Redeeming the Republican Image

Fresh from the mismanaged disaster that was the 2013 Government Shutdown, Speaker John A. Boehner, leader of the Republican House majority, faces a dismal situation. Boehner’s approval rating has hit a record low of 17 percent, and the American public largely blames the Republican Party for the shutdown, according to a survey conducted by the National Broadcasting Company and the Wall Street Journal.

If the GOP wants to regain its standing, it must begin to work on passing legislation with Democrats. An opportunity arose this Thursday when, in a show of bipartisanship that has become exceedingly rare in the political sphere, ten Republican senators voted alongside 54 of their Democratic and Independent colleagues to usher in the Employment Non-Discrimination Act (ENDA). The Democrat-introduced bill, which bans discrimination in the workplace on the grounds of sexual orientation and gender identity, now must pass the GOP-dominated House of Representatives in order to become a law. Unfortunately, given the tremendous influence the Tea Party is currently exerting in the House, the likelihood of bipartisanship seems small.

In the aftermath of the 2012 election, it has become clear that the Republican Party is suffering from a serious image problem. Throughout the previous election season, the GOP did not go to great lengths to challenge its Tea Party-induced reputation as a radically conservative faction. Mitt Romney’s failure to win over essential voting blocs such as Latinos, Asian-Americans, African-Americans, students, women and LGBTQ individuals, a failing which ultimately lost him the presidential race, was in many ways a result of the outdated image of his party. Romney’s defeat at the polls clearly indicated that in order to win elections, the Republican Party’s social convictions must change.

Boehner’s current opposition to the ENDA bill demonstrates that the party’s leadership has elected to ignore the clear public message. In recent weeks, Boehner has argued that the passage of ENDA would result in “frivolous lawsuits” that would hamper businesses’ ability to operate. His entire argument is a fallacy: no such legislation exists in half the states in our country, and it should not be considered frivolous to sue your boss if they fire you on the sole basis of your sexual orientation or gender identity. Furthermore, numerous Fortune 500 companies, as well as the United States Chamber of Commerce the Small Business Association of America, believe that diversity policies like ENDA will prove beneficial for businesses, according to a report by the Williams Institute.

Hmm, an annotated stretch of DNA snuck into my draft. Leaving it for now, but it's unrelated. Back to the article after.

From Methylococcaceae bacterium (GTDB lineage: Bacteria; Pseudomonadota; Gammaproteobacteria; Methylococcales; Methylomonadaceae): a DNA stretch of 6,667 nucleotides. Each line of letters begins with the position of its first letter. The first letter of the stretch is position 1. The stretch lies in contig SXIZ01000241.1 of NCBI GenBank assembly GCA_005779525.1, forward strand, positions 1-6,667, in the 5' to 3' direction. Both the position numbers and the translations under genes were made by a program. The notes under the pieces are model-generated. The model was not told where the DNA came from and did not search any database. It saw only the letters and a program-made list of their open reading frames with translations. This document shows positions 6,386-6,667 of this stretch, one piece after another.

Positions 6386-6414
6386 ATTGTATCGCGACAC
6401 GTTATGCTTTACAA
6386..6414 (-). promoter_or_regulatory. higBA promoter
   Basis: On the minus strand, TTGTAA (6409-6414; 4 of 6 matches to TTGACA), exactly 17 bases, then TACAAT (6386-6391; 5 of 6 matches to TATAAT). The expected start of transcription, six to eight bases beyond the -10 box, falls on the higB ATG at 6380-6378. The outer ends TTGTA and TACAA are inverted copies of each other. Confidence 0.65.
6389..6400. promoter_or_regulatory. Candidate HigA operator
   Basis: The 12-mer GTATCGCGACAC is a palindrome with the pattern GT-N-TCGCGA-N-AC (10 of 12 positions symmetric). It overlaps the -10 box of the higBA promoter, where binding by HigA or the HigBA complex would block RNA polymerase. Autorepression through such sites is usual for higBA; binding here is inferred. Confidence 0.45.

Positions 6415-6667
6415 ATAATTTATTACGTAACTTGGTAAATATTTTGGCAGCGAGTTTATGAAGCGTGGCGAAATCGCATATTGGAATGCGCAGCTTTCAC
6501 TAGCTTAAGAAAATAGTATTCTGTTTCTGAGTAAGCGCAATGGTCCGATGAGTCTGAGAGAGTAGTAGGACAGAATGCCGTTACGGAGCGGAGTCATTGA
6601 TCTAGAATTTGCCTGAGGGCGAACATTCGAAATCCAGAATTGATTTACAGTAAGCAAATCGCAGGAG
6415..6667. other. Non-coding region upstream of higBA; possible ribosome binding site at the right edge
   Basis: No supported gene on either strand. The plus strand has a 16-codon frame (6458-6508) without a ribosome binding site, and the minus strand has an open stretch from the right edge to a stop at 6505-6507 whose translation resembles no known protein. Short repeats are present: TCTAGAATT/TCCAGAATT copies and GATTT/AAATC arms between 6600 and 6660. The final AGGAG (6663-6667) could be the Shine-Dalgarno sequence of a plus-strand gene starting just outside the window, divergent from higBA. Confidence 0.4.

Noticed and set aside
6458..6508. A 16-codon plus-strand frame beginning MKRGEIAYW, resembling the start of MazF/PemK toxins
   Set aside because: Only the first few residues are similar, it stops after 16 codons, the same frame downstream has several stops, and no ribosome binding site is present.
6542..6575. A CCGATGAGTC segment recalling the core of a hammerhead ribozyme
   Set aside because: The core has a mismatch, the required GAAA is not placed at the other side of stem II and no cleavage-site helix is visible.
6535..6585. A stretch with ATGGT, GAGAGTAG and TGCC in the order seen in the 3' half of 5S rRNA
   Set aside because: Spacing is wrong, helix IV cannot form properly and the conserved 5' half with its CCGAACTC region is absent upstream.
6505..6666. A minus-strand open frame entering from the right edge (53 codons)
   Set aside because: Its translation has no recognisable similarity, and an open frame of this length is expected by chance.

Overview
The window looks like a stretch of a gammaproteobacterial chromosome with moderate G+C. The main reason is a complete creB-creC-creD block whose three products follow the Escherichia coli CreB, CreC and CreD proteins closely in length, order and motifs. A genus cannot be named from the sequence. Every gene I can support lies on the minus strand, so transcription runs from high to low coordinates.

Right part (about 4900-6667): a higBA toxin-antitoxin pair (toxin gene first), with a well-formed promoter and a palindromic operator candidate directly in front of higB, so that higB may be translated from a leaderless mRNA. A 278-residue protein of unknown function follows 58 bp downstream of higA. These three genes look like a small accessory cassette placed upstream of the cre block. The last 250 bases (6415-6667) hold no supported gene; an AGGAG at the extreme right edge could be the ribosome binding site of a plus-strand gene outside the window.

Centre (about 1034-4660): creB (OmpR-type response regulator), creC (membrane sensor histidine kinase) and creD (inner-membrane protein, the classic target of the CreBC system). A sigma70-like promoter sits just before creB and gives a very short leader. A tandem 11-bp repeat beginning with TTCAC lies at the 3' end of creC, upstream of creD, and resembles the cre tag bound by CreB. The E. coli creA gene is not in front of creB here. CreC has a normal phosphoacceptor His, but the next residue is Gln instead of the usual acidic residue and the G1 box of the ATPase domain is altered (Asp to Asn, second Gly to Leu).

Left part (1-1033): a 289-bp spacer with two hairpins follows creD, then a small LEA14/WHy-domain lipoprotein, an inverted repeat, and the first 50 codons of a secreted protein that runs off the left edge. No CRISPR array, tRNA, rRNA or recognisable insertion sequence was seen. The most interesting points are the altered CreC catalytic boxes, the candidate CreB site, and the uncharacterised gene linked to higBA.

Reaching an agreement with Democrats over ENDA would send the message that there remains a place for moderate Republicans within the GOP, while voting against the act will reinforce the idea that Republicans are still mired in 11th century theological edicts when it comes to social issues. By refusing to abandon their radically conservative measures and stances, Boehner and his cohorts are repelling the very people the Republican Party needs to win over in order to win the next election.

At a time when the GOP’s approval rating is abysmally low, Boehner needs to show the American public that he, not Ted Cruz, remains the leader of the GOP in Congress. The ENDA bill could provide an opportunity for Boehner to accept the passing of non-discrimination legislation in return for any number of reasonable compromises. In all likelihood, however, there will be no compromise or discussion. I predict that Boehner and his Tea Party cohorts will strike down ENDA as soon as it reaches the House, and those few sensible moderates left hiding amidst their fellow congressmen will toe the party line and stay silent.

Moderation, sensibility and compromise are what the Republican Party needs—not more hard line, Alamo stances. But if recent events are anything to go on, the GOP is becoming more extreme, not less. While buckling down on core fiscal and social policies might bolster their base of radical constituents, it also isolates and repels the new voters that the Republican Party desperately need to win. So long as the GOP appears to be bowing to the demands of the fanatic far right, they will be scaring away new voters rather than attracting them, something that the GOP simply cannot afford to do.